Renewable energy systems
Renewable energy is defined as "energy derived from resources that are regenerative or for all practical purposes can not be depleted." Renewable energy, also called alternative energy, is generally thought of as an alternative to conventional energy usually supplied by the combustion of fossil fuel such as oil, coal or natural gas. The prime source of renewable energy is solar radiation, i.e. sunlight. The Earth-Atmosphere system receives approximately 5.4 x 1024 joules per year in the solar radiation cycle (Sorensen, 2004). The solar irradiance at the top of the atmosphere is on average 1366 watts/meter-squared.
One of the main reasons for an interest in the development of renewable energy systems is a concern for the inevitable depletion of fossil reserves (See Hubbert peak theory) and the realization that it is the only viable means of achieving a truly sustainable society.
It would be useful to have a basic knowledge of energy and sources of energy.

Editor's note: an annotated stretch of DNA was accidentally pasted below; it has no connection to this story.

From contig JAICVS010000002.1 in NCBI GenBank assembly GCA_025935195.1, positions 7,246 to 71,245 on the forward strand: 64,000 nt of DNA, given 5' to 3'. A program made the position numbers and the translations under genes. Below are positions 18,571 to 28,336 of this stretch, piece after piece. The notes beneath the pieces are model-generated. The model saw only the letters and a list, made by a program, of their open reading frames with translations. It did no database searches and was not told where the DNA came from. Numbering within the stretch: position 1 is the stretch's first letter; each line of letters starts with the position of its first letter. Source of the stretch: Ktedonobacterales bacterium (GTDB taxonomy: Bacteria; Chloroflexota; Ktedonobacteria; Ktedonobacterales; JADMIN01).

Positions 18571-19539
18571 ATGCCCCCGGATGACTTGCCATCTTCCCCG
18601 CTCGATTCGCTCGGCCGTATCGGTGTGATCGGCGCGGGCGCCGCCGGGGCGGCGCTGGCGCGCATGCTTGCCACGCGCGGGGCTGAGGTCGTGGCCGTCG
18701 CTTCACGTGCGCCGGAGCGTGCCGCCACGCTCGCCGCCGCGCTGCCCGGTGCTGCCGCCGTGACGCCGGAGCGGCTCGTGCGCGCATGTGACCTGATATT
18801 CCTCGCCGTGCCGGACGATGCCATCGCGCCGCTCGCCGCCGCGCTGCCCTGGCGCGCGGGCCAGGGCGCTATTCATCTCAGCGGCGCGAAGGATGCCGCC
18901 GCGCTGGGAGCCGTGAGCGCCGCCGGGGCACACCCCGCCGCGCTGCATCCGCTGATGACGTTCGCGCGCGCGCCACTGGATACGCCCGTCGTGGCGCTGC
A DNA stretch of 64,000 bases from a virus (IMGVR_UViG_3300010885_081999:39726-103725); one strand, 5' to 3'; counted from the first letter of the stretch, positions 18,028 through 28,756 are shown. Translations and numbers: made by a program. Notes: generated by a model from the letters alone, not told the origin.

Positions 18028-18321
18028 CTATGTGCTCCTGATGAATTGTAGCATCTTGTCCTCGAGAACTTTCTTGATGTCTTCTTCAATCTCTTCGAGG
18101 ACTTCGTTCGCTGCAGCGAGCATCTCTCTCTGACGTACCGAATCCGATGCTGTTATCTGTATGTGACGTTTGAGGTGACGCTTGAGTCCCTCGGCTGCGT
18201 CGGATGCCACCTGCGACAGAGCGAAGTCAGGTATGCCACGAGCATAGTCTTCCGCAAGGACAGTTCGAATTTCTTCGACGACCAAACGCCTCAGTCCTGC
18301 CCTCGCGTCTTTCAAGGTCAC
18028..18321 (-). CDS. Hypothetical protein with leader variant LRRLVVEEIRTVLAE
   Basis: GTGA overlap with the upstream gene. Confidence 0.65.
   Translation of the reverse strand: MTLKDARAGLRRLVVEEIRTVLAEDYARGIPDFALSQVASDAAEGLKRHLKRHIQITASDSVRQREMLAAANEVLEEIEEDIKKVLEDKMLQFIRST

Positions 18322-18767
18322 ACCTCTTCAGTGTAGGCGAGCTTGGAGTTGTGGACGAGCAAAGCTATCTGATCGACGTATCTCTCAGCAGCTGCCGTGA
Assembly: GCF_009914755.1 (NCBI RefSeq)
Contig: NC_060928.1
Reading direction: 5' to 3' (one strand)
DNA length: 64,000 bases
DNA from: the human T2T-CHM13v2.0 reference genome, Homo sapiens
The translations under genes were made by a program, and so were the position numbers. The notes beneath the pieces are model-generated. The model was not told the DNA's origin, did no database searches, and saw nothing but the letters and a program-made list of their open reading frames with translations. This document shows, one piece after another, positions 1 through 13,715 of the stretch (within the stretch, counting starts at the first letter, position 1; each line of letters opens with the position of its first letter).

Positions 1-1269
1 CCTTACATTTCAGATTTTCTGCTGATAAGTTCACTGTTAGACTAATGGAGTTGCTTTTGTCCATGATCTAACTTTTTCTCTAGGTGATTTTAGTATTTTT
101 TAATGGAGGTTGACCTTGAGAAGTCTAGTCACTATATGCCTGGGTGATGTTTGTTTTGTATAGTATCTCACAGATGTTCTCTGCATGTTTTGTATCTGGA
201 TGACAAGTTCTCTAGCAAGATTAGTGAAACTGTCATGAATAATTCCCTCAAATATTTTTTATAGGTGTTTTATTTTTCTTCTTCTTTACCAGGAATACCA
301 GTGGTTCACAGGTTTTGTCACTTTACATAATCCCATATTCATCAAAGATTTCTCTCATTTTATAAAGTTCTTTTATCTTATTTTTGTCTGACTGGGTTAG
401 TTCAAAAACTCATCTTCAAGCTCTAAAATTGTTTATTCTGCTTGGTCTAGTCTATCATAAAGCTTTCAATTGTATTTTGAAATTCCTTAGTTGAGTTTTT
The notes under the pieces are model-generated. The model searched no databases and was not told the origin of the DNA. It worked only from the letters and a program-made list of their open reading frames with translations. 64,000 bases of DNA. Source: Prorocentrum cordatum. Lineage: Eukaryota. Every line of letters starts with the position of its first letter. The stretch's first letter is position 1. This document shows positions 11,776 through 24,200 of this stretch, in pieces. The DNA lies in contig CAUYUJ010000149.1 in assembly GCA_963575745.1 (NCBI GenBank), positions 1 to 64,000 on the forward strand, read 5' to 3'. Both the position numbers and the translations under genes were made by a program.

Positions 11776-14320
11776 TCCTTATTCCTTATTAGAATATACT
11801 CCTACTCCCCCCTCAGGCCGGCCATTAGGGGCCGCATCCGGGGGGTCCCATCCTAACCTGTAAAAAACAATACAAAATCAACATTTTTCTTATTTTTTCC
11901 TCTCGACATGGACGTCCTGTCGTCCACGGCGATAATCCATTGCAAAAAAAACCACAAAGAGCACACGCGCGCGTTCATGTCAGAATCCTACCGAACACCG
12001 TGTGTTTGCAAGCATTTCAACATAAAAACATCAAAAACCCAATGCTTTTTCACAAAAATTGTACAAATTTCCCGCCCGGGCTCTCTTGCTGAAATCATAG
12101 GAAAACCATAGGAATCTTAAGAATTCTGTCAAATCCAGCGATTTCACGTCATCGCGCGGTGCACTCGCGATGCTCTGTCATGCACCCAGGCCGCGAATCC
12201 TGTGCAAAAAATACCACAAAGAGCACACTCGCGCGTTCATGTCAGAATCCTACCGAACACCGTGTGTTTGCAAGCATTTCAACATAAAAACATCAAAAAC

Renewable energy systems may be powered by:
- solar energy (wiktionary | wikipedia | wikibooks)
- wind energy (wiktionary | wikipedia | wikibooks)
- biofuels (wiktionary | wikipedia | wikibooks)
- geothermal energy (wiktionary | wikipedia | wikibooks)
- hydroelectric power (wiktionary | wikipedia | wikibooks)
- wave power (wiktionary | wikipedia | wikibooks)
They also possess the characteristic of not being metered, in many cases, therefore can enable housholds and communities to exist "off-the-grid" thus enabling something that can be thought of as true independence.
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